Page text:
by Sandy Ikeda
Or so reports an article in the December 1st, 2008 New York Magazine (with the headline, “The Loneliness Myth”) called “Alone together” that my wife, Jenny (aka JW in previous hat-tips), just showed me. In Manhattan, half of all apartments have only one occupant, 57% of whom are female. In Brooklyn (29.5%) and Queens (26.1%) the percentages are considerably lower.
Yet the picture of cities—and New York in particular—that has been emerging from the work of social scientists is that the people living in them are actually less lonely. Rather than driving people apart, large population centers pull them together, and as a rule tend to possess greater community virtues than smaller ones. This, even though cities are consistently, overwhelmingly, places where people are more likely to live on their own.
There’s much here about how loneliness may be an evolved biological alarm system for highly socialized, highly interdependent Homo sapiens and (a theme close to my heart) how trust is prevalent in large cities. It also cites criticisms of Robert Putnam’s “bowling alone” thesis – that Americans have since WWII become less civically engaged – which say that he ignored internet groups and other new forms of social capital. And I just like to read passages like “Cities, in other words, are the ultimate expression of our humanity, the ultimate habitat in which to be ourselves.”
But I was especially interested in how the author, Jennifer Senior, references the findings of social-network theory to explain the paradox that people in New York are at the same time more independent yet more interconnected (and thus less lonesome) than most other places in the United States. In particular, she cites the work of Mark Granovetter to explain the importance of “weak ties” – connections between relative strangers – to the huddled yet relatively happy masses of New Yorkers.
I do think, however, she goes a little too far when she says:
I’d argue that New York and the Internet are about the same, in the way that a large bookstore feels like it offers just as many possibilities as Amazon.com—maybe slightly less inventory, but more opportunities to stumble on things you might not have otherwise. Whichever the case, what the Internet and New York have in common is that each environment facilitates interaction between individuals like no other, and both would be positively useless—would literally lose their raison d’être—if solitary individuals didn’t furiously interact in each. They show us, in trillions of invisible ways every day, that people are essentially nothing without one another.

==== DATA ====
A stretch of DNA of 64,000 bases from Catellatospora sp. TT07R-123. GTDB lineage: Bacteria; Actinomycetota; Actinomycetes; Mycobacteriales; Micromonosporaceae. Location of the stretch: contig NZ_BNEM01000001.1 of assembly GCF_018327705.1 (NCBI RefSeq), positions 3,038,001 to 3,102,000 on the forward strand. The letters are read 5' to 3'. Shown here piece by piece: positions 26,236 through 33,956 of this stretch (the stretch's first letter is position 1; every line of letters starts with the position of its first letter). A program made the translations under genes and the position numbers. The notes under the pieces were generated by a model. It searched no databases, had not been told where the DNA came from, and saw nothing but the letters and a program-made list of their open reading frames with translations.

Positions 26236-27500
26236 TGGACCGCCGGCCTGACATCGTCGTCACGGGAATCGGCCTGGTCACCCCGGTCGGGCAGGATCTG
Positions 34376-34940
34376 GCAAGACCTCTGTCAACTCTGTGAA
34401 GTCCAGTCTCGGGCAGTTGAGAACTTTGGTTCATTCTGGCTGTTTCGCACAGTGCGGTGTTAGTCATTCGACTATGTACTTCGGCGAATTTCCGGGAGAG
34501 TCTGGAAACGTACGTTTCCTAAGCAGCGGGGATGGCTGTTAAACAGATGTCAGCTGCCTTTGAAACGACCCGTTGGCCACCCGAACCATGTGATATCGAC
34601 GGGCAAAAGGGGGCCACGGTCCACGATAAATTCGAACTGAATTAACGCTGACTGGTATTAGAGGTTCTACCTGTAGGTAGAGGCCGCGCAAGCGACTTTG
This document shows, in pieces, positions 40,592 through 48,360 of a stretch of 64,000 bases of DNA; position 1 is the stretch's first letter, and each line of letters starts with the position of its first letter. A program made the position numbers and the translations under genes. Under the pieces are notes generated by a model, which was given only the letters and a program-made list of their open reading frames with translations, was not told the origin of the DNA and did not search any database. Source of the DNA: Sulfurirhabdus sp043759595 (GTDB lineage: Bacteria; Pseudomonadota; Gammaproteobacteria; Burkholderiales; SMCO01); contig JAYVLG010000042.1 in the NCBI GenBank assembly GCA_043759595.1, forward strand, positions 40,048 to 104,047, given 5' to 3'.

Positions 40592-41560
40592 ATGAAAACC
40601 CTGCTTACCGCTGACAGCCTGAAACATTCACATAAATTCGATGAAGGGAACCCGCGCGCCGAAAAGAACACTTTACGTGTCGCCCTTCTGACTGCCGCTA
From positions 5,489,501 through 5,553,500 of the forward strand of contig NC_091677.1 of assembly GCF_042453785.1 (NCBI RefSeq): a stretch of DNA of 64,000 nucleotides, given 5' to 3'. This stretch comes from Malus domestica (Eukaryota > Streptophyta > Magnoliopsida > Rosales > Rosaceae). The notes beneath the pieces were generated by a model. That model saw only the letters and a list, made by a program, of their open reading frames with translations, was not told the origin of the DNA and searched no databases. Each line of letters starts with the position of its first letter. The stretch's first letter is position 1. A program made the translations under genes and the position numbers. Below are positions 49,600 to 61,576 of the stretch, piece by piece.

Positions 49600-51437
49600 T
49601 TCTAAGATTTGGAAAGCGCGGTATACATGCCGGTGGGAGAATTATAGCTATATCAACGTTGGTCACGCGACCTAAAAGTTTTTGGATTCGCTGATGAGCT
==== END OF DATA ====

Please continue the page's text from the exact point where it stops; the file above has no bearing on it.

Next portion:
So, really, they’re not the same at all, are they? And she actually explains why: face-to-face contact, and the kind of serendipity that it can give rise to, can’t be mimicked, at least not yet on the internet (with email and Facebook et al.).
The possibility for accidental contact and informal conversation are what Jane Jacobs called the “small change” from which social capital (i.e., norms of reciprocity and networks of trust) is built. Not that you can’t form weak social ties with strangers spontaneously on the internet, but for many reasons the visual and tactile impressions we get face-to-face don’t translate electronically. Perhaps continuing advances in three-dimensional, real time, long-distance communication might and probably will substitute at certain margins for face-to-face contact. At the moment, however, I can’t see how it can ever be replaced to any important degree, whether we’re talking about making money or having fun. If it were…now THAT would be a lonely world, indeed!